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Craig Claiborne

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Craig Claiborne
Claiborne in 1981
Born(1920-09-04)September 4, 1920
DiedJanuary 22, 2000(2000-01-22) (aged 79)
New York City, US
Alma materUniversity of Missouri (B.A.)
École hôtelière de Lausanne (Lausanne Hotel School)

Craig Claiborne (September 4, 1920 – January 22, 2000[1]) was an American restaurant critic, food journalist and book author. A long-time food editor and restaurant critic for The New York Times, he was also the author of numerous cookbooks and an autobiography. Over the course of his career, he made many contributions to gastronomy and food writing in the United States.[2]

Early life[edit]

Born in Sunflower, Mississippi, Claiborne was raised on the region's distinctive cuisine in the kitchen of his mother's boarding house in Indianola, Mississippi.

He essayed in premedical studies at the Mississippi State College from 1937 to 1939. Finding it to be unsuitable, he then transferred to the University of Missouri, where he majored in journalism and got his B.A. degree.[3]

Claiborne served in the U.S. Navy during World War II and the Korean War. After deciding that his true passion lay in cooking, he used his G.I. Bill benefits to attend the École hôtelière de Lausanne (Lausanne Hotel School), located in Lausanne, Switzerland.


Claiborne in 1982

Returning to the U.S. from Europe, he worked his way up in the food-publishing business in New York City, New York, as a contributor to Gourmet magazine and a food-product publicist, finally becoming the food editor of The New York Times in 1957 following the Times' first food editor, Jane Nickerson. Journalism historian Kimberly Wilmot Voss said Nickerson had laid the foundation for modern professional food writing and that while Claiborne has been credited with modernizing the profession, Nickerson had started down that path years before he was hired as her replacement.[4][5] According to Voss, Nickerson "discovered" both Claiborne and James Beard.[6]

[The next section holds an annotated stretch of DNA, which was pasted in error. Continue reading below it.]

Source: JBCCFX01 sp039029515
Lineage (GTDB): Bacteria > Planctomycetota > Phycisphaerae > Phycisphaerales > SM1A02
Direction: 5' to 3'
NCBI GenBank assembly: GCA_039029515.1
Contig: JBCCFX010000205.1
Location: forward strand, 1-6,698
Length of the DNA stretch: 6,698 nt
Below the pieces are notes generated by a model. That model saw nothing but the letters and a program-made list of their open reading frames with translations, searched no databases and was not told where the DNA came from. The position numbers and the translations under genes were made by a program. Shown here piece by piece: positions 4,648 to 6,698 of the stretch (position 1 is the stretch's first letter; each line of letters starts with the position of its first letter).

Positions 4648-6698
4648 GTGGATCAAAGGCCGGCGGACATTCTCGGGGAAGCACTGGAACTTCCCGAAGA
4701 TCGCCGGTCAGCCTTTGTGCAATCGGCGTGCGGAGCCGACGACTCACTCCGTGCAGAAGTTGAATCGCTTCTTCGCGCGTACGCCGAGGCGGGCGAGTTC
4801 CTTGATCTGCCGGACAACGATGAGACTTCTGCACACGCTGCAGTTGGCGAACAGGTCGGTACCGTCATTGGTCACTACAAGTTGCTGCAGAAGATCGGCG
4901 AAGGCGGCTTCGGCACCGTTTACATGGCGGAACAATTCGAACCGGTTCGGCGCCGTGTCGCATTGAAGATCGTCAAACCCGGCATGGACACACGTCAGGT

Claiborne was the first man to supervise the food page at a major American newspaper and is credited with broadening The New York Times's coverage of new restaurants and innovative chefs. A typical food section of a newspaper in the 1950s was largely targeted to a female readership and limited to columns on entertaining and cooking for the upscale homemaker. Claiborne brought his knowledge of cuisine and own passion for food to the pages, transforming it into an important cultural and social bellwether for New York City and the nation at large.

Claiborne's columns, reviews and cookbooks introduced a generation of Americans to a variety of ethnic cuisines – particularly Asian and Mexican cuisines – at a time when average Americans had conservative tastes in food, and what little gourmet cooking was available in cities like New York was exclusively French (and, Claiborne observed, not terribly high quality). Looking to hold restaurants accountable for what they served and help the public make informed choices about where to spend their dining dollars, he created the four-star system of rating restaurants still used by The New York Times and which has been widely imitated. Claiborne's reviews were exacting and uncompromising, but he also approached his task as a critic with an open mind and eye for cooking that was different, creative and likely to appeal to his readers.

Inspired by food writers including M. F. K. Fisher, Claiborne also enjoyed documenting his own eating experiences and the discovery of new talent and new culinary trends across the country and across the world. Among the many then-unknown chefs he brought to the public's attention was the New Orleans, Louisiana, chef and restaurateur Paul Prudhomme. At the time, few people outside America's Deep South had any awareness of Louisiana's Cajun culture or its unique culinary traditions.

Along with chef, author and television personality Julia Child, Claiborne has been credited with making the often intimidating world of French and other ethnic cuisine accessible to an American audience and American tastes. Claiborne authored or edited over twenty cookbooks on a wide range of foods and culinary styles, including some of the first best-selling cookbooks dedicated to healthy, low-sodium and low-cholesterol diets. He had a long-time professional relationship and collaborated on many books and projects with the French-born New York City chef, author and television personality Pierre Franey. Claiborne was an advocate of a fad diet known as the Gourmet Diet. With Franey, he worked out two hundred low-sodium, low-cholesterol recipes for this diet.[7]

The $4,000 meal[edit]